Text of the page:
While the issue of credit card surcharges is often discussed, not many of the arguments against them mention how debit cards can also be affected.
But some companies lump all cards together and charge excessive fees for paying with plastic, particularly when it comes to airlines.
While companies accepting debit cards and credit cards do face charges from the processors (Amex, MasterCard, Visa etc), these are usually below 1% of the total transaction and only ever go up to 2%.
But research has shown these charges could be six times as much as that when you pay by card for your airfares.
Qantas, for example, charges $2.50 for domestic purchases and $10 for international flights made on a debit card if you book a week or more in advance.
While Qantas at least separates debit cards from credit cards (which incur a $7 fee for domestic flights and a $30 one for international tickets), Virgin does not.
Domestic flights with Virgin will cost an extra $7.70 if you use a credit card or a debit card and it is $30 for international bookings.
Tiger Airways, on the other hand, charges an $8.50 booking fee for any online purchases.
With some domestic flight options costing $100 (or less), these charges could cost you anywhere from 2.5% to 8.5% – a lot more than the estimated 0.89% that it costs to process a MasterCard or Visa card.
Changing Surcharge Conditions
In response to research around these excessive surcharges, the Reserve Bank of Australia revised its surcharging standards to help limit excessive costs to consumers.
“The Standards now allow card scheme rules to limit a merchant’s surcharge to ‘the reasonable cost of acceptance’, which includes – but is not limited to – the merchant service fee that the merchant pays to its financial institution,” the RBA outlined.
“The Standards therefore continue to ensure that merchants have the freedom to impose surcharges on the cards they accept, and that they can fully recover their acceptance costs.”
The RBA also said that alternative payment options that do not incur a surcharge should also be offered to customers.
While these new standards came into effect in March 2013, there has not been much change to the charges you have to deal with when you book flights online.
Consumer action group CHOICE, which has been behind the issue for years, has said that airlines “flout Reserve Bank rules”, with new research suggesting people are still being charged as much as before.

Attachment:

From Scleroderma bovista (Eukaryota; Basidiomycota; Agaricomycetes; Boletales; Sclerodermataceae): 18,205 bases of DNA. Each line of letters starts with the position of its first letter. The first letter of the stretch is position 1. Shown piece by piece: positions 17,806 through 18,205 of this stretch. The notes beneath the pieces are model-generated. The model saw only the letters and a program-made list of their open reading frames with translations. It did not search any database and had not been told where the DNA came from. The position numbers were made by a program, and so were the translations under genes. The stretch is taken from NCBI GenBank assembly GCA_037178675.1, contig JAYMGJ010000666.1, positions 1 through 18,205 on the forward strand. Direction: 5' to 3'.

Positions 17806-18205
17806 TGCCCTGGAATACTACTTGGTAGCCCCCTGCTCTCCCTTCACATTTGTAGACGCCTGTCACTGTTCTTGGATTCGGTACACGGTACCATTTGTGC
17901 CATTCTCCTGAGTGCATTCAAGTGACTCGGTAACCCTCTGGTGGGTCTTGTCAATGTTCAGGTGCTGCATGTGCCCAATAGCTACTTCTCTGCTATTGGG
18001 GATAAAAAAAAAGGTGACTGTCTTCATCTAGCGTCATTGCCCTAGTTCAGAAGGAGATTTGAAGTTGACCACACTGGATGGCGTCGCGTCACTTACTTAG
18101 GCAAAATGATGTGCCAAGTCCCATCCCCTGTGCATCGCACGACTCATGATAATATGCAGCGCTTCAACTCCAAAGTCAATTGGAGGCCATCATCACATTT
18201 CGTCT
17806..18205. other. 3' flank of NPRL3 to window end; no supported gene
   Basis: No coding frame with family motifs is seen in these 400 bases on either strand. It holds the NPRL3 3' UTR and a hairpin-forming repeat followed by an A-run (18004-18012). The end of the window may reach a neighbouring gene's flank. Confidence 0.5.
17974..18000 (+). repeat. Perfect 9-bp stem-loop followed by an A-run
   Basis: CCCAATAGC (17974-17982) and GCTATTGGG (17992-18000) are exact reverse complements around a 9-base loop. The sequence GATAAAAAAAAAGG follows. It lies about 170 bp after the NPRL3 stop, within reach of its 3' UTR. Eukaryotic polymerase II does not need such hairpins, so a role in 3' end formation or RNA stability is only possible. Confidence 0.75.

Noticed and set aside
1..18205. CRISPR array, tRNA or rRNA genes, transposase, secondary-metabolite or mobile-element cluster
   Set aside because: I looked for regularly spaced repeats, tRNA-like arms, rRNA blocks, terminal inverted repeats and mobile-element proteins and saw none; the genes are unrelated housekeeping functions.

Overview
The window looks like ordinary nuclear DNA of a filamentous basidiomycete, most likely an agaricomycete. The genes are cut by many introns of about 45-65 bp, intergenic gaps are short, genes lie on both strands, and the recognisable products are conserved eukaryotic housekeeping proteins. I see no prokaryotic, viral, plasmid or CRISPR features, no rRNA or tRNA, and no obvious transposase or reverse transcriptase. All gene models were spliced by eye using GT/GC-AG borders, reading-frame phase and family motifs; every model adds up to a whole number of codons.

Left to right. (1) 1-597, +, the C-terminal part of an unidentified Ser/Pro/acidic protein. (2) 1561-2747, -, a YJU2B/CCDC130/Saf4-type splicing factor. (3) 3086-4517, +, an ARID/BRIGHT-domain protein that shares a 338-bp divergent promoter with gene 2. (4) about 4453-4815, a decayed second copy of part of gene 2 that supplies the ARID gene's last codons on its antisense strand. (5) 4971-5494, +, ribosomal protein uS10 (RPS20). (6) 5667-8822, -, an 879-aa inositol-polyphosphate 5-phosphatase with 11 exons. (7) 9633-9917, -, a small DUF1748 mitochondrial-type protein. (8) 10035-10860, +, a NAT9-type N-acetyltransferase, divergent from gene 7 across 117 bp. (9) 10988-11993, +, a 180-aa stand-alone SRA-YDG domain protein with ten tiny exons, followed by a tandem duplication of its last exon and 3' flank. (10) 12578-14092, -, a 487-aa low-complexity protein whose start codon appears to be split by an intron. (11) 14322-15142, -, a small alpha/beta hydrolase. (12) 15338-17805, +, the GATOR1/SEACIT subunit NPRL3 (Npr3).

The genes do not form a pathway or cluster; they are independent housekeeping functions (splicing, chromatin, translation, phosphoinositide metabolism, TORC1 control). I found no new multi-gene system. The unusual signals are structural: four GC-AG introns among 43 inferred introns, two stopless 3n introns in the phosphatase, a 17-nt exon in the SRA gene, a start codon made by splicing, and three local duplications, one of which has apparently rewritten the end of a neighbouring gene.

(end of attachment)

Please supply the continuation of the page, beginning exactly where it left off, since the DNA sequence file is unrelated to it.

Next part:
The latest survey commissioned by CHOICE found almost half of all Australians who reported paying a credit card surcharge in the last three months said they were not offered or made aware of an alternative, surcharge-free payment method.
The research also found that 44% of respondents who used their credit card in the past three months reported paying a surcharge.
“Meanwhile the worst surcharging offenders are openly ignoring Reserve Bank of Australia (RBA) rules designed to limit these fees,” CHOICE said in a media statement.
CHOICE said it is “obvious the new surcharging rules are not working as intended” and has welcomed the Federal Government’s intervention, referring the issue to the Commonwealth Consumer Affairs Advisory Council.
The consumer group’s CEO, Alan Kirkland, also noted that merchants have had more than enough time to revise their position on these fees.
“The worst excessive surcharging offenders – Cabcharge, Qantas, Virgin Australia, Jetstar and Tiger – have continued charging Australians millions more in surcharges than it costs to process these transactions,” he said.
“We urgently need strong enforcement and policing of the surcharging rules, beyond what Visa and MasterCard can bring to bear through their commercial dealings.”
While regulation bodies like the RBA and consumer watchdog groups like CHOICE are doing everything they can to reduce these costs when you want to pay with a debit card or credit card, it may take more than them to get airlines to change their ways.
And now it seems Australians have had enough. The Commonwealth Consumer Affairs Advisory Council – a body of experts advising the Treasury – recently conducted a surcharge survey that received more than 2000 responses.
The results of this survey, which the Federal Government reviewed in mid-June, showed a “palpable rage” towards merchants that apply surcharges.
Airlines bore the brunt of the attack from consumers, with high surcharges that made people feel they were being ripped off for making payments in what often seems the most convenient way online.
Nearly 40% of all people who completed the survey complained about airline surcharges, often referring to costs of up to $17 for flights that are advertised at less than $100.
That works out to be over 17% of the total ticket price, and both MasterCard and Visa have said airlines should not charge much more than $1 for these transactions.
In an interview with News Limited, Assistant Treasurer David Bradbury said that these costs were particularly concerning for people shopping online where cash is not an option and other payment methods are often too unfamiliar to feel safe.
Airlines, on the other hand, appear to be aware of the issue and may even be planning to change their approach, according to News Limited, which reported:
“One airline told News Limited the new RBA rules were so confusing its lawyers had hired other lawyers just to interpret them. That airline is willing to accept a cut in surcharges, as long as it doesn’t end up losing money on accepting payment by card. Another airline expressed a similar view.”
Consumer feedback so far has, at the very least, got the attention of airlines.
So while using your debit card and credit card for airfares is currently a costly exercise, there is hope that our feedback will help reduce these fees in the near future.